Dying Right North Carolina’s Ed Tiryakian with Lisa Vigil Schattinger of Ohio End of Life Options.
Building Momentum in Maryland

Dr. Michael Strauss has been working in coalition with local and national organizations since 2015 to enact death with dignity legislation in Maryland. He, Sally Hunt, and Richard Fredericks co-founded Marylanders for End-of-Life Options (MDELO) in 2017 to organize and focus their grassroots efforts.

Since then, the group has racked up an impressive list of achievements, including endorsements by high-profile organizations, support from prominent members of the Maryland Legislature, and a decision by the Maryland State Medical Society to change its status on death with dignity from opposed to neutral.

Maryland lawmakers are considering an aid-in-dying bill again this session. Strauss and MDELO will use their grant funds to launch a digital advocacy campaign to target constituents of key legislators and encourage them to take action to help pass Senate Bill 701. Additionally, MDELO will expand on its already-successful program to patch through calls from supportive constituents to their legislators, empowering them to contact decision-makers directly.

“We’ve chosen a path where we thought we could have the biggest impact,” Strauss said.

Southwest Standouts

The sunny Southwest has become a bright spot for death with dignity advocacy. Colorado passed an assisted-dying law in 2016; ArizonaNew Mexico, and Utah all have considered bills in recent legislative sessions, as has their neighbor to the north, Nevada.

Ambitious Goals in Arizona

Arizona End-of-Life Options formed in late 2019, but the movement for passage of a death with dignity law goes back decades in the Grand Canyon State.

Ron Fischler, MD, who chairs the Arizona End-of-Life Options Steering Committee, thinks recent shifts in the Arizona Legislature mean the political climate is more favorable.

“The mission,” Ron said, “is to pass a law permitting medical aid in dying by 2022.” Given the fledgling organization’s early success in identifying volunteers—nearly 200 to date—they’re well on their way.

The grant funds will enable the group to reach even more supporters through email and social media, host regional events to raise awareness of death with dignity, and launch an effort to educate legislators on the issue.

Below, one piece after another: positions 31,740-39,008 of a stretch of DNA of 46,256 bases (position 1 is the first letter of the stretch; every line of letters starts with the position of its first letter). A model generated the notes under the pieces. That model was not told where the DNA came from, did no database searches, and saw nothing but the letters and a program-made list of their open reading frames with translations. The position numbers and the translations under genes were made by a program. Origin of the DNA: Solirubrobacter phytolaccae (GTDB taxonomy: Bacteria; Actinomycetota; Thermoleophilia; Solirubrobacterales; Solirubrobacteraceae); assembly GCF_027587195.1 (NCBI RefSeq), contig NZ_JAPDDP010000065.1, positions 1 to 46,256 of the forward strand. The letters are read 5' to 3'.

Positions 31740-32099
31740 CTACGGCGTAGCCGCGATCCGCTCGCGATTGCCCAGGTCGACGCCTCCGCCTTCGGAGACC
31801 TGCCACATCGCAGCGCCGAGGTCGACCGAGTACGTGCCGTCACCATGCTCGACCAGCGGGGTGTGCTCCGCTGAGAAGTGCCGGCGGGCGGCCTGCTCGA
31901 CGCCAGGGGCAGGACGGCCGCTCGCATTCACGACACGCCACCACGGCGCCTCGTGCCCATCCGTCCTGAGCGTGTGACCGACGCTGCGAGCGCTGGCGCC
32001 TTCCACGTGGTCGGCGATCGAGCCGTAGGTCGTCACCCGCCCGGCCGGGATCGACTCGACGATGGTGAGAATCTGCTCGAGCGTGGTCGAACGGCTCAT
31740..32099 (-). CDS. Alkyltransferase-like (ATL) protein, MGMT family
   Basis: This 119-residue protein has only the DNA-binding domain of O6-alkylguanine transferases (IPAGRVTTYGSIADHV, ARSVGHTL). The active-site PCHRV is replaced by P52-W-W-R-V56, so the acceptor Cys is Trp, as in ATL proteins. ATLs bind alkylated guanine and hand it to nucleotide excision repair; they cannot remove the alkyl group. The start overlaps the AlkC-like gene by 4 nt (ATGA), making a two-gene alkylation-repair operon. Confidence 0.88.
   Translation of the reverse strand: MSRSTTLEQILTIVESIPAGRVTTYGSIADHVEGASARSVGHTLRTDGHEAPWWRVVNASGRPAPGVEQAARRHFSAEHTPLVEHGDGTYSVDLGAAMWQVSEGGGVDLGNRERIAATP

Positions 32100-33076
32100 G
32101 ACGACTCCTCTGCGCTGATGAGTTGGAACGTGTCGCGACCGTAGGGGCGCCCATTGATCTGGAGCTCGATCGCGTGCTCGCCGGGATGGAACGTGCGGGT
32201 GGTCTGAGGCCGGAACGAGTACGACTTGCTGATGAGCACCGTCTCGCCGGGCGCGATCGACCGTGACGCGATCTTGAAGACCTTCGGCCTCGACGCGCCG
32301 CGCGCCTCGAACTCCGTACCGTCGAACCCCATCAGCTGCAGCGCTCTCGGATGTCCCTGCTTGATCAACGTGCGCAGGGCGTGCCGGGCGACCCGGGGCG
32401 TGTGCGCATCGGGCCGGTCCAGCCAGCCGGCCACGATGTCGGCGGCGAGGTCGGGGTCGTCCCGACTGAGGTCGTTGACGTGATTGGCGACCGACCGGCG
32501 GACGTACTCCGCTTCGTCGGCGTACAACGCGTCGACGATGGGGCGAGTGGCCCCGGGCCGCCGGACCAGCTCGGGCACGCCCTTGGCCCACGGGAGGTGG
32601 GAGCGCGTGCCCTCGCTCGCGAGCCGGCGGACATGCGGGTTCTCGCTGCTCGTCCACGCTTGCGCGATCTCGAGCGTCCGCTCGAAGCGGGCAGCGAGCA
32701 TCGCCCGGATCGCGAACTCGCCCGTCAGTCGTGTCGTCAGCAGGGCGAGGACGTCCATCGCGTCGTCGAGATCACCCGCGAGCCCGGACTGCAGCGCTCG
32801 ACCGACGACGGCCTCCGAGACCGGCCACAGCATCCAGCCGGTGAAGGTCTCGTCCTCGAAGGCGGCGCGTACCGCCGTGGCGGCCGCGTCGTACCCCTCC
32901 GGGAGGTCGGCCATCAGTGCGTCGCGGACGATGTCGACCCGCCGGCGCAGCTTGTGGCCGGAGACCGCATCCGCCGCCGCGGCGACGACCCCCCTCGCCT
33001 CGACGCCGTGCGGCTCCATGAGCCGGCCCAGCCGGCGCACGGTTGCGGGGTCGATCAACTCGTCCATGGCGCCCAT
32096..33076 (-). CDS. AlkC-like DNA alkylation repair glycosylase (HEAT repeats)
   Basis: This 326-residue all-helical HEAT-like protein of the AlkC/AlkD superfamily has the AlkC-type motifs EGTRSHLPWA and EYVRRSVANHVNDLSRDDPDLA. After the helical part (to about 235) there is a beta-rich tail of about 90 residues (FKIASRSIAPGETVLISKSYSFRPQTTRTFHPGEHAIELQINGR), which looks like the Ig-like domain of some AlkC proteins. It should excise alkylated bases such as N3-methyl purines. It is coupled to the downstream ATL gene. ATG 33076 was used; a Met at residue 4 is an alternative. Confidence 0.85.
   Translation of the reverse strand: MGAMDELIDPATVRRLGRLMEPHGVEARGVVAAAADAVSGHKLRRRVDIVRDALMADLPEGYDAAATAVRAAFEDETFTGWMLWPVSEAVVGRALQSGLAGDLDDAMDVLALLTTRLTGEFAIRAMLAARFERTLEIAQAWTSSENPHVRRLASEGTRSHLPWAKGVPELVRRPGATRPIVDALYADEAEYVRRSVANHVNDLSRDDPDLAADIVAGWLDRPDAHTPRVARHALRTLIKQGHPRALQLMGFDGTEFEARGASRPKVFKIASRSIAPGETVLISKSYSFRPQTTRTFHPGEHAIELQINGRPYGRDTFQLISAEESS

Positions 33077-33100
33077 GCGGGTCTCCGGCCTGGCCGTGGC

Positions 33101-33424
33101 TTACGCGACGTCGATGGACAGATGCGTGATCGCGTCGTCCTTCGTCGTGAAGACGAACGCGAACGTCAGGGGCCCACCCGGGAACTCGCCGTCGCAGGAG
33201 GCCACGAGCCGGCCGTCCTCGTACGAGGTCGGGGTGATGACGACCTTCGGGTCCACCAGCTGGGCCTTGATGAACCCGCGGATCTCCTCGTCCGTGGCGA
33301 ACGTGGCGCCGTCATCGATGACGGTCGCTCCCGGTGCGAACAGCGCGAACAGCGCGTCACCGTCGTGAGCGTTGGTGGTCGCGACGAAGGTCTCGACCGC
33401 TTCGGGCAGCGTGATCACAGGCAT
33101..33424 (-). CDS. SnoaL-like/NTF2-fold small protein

Arizona End-of-Life Options Chairman Ron Fischler, MD (far right), Death with Dignity Advocacy Director Peter Korchnak, and Compassion & Choices Western Regional Director Elizabeth Armijo (back row, center) with members of AZELO’s volunteer network.
New Outreach in New Mexico

Since formally incorporating in 2016, the New Mexico End-of-Life Options Coalition has harnessed the energy of more than a dozen partner organizations to work toward passage of a death with dignity bill. The Coalition played a key role in building grassroots and legislative support for assisted dying bills in 2017 and 2019, both of which cleared committees but fell short on the House and Senate floors.

Barak Wolff, a member of the Coalition’s steering committee, says the grant from Death with Dignity will support efforts to “communicate more routinely and robustly with our supporters statewide” through email and an updated website. “It will also help our rural outreach efforts to engage smaller communities about end-of-life issues and identify local champions to help us improve our advocacy efforts to pass medical aid in dying legislation in New Mexico in 2021.”

“Inspiring and Helpful”

Lisa Vigil Schattinger appreciates the opportunity to connect with advocates in other states, as well as to work with a leader of a successful grassroots campaign to pass a law.

“Working under Val’s experienced guidance and meeting others in states working toward this goal has been both inspiring and helpful in learning some of the nuts and bolts of making progress,” Lisa said.

I’m so happy Death with Dignity National Center was able to fund six Dignity50 grants this year,” Val said. “It’s really our donors who have made this possible. Without the generosity and goodwill of contributors large and small, support like this would just not be possible.”